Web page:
YP Comment: ‘Tunnel vision’ SNP is exposed. May takes the fight to the Scots

Theresa May addressing Scottish Conservatives yesterday.
Theresa May addressing Scottish Conservatives yesterday.
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NICOLA Sturgeon and the Scottish nationalists could not have been clearer – the 2014 independence referendum was “a once in a generation” vote that would settle the issue once and for all and Scotland voted, in its wisdom, to remain in the United Kingdom.

Now, because the outcome of this poll, and then last June’s UK-wide vote on European Union membership, did not suit the SNP’s agenda, the First Minister thinks she can hold Theresa May’s Government to ransom until she gets the result she wants.

Like those Remain voters who have come to accept the country’s decision on Brexit, Ms Sturgeon needs to do likewise and work with her counterparts to ensure the best possible outcome for the whole country.

After all, the notions of independence and membership of the EU are totally incompatible. Why would Scots vote to repatriate powers from Westminster – and then promptly give them back to Brussels and, at the same time, have to join the euro as a pre-condition of membership of the European Union?

No wonder Stephen Gethins, the SNP’s Brexit spokesman at Westminster, could not provide straight answers to straight questions as he took the political art of fence-sitting to absurd new levels.

As such, it was refreshing to listen to Theresa May’s stridency as she told the Scottish people that Ms Sturgeon should concentrate on the day job north of the border where the economy is slowing down and where the performance of schools has slumped markedly since the SNP usurped Labour at Holyrood. As the PM declared: “A tunnel-vision nationalism, which focuses only on independence at any cost, sells Scotland short.” And the rest of the United Kingdom too.

Transparency test

SOME perspective is required following today’s revelation that Yorkshire’s councils have spent £72m on outside consultant in the past five years.

There are examples where such an approach is more than justified – costs incurred in Hull, for example, bidding for City of Culture will be recouped several times over by the economic dividend from the number of visitors flocking to East Yorkshire this year.

There are also occurrences when local authorities simply don’t have the necessary expertise – the assistance sought by Calderdale Council in the wake of the devastating winter floods of 2015-16 is a case in point.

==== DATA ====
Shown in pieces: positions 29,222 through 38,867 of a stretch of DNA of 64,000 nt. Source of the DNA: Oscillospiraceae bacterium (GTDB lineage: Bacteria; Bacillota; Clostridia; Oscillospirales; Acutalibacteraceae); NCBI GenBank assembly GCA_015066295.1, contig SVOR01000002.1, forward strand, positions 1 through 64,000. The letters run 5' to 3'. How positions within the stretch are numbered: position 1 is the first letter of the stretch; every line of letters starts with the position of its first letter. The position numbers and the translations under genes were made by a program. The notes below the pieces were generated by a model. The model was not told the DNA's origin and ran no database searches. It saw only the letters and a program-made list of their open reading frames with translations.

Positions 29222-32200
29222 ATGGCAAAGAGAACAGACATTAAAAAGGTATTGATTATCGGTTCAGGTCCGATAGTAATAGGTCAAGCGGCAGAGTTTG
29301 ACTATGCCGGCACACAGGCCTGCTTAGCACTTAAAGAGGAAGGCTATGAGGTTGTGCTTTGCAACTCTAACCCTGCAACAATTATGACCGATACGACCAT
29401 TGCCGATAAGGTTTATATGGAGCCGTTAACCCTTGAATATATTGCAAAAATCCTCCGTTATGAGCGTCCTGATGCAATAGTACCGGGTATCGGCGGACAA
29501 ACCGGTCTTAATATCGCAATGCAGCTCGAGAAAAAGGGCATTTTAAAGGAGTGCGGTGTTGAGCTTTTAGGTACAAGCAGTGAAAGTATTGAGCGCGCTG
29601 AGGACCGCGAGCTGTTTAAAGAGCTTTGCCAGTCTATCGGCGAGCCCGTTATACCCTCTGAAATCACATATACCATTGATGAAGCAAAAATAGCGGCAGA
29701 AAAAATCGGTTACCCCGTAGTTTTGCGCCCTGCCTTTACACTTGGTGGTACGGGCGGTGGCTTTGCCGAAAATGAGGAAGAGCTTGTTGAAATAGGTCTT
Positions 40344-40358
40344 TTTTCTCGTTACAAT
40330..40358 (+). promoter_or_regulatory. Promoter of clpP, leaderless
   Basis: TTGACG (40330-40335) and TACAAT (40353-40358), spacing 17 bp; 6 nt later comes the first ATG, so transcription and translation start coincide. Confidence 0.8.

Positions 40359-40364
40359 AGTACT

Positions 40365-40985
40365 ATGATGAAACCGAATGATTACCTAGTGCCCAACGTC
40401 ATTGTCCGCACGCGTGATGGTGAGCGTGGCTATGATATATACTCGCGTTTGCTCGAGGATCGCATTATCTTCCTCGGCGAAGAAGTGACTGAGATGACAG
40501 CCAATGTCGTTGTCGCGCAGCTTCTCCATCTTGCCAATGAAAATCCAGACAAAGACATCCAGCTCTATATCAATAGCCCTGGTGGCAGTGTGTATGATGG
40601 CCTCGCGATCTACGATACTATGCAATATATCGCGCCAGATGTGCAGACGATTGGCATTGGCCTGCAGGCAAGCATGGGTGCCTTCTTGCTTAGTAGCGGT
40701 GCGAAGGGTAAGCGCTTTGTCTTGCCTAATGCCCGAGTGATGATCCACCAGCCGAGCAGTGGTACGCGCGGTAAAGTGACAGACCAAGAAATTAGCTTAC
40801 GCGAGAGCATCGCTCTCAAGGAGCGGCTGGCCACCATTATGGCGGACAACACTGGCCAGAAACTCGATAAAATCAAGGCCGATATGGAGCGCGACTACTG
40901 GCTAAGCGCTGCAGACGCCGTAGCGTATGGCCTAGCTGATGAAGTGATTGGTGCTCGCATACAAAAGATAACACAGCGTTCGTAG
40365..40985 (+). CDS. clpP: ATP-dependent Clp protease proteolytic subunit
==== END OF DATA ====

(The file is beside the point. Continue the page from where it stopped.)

And, when it comes to North Yorkshire’s smaller, and more rural, councils, it would be imprudent for them to employ senior staff to cover every eventuality.

Equally, there are occasions when town halls are seeking outside assistance to either fudge difficult decisions – or because there’s flawed leadership at the very top. These are the examples that infuriate taxpayers most of all, and with good reason. Given the financial restraints which are likely to intensify, still further, after next week’s Budget, consultants should be used as a last resort. As Sheffield MP Clive Betts, chairman of the Communities Committee, makes clear, councils should see if the necessary expertise is available elsewhere within the public sector before going elsewhere for assistance.

However it should not be left to The Yorkshire Post to ask for a breakdown of expenditure under FOI legislation. If councils were more transparent in the first place, and published such information each year, residents might have greater confidence in the decision-making process and role of consultants.

Remembering Jo

KIM LEADBEATER was thrust into the public spotlight in the most unimaginable way possible – the murder of her beloved sister Jo Cox, the much-respected Batley & Spen MP, last June. Yet it is to her eternal credit, and that of her family, that she’s become such a passionate – and eloquent – advocate for the values that Mrs Cox stood for, namely a belief that communities have ‘more in common’ than divides them.

Today’s interview with The Yorkshire Post could not be more heartfelt. Though the family’s anguish will never leave them, it’s a thoughtful appreciation of what they can do to honour the memory of a never-to-be-forgotten mother, sister and daughter who strove for conciliation and consensus in a career cut tragically short. As such, it’s fitting that the family want the anniversary of Mrs Cox’s death to be a day of community reflection rather than public grief. Even the most resolute will be humbled by this selfless and dignified example.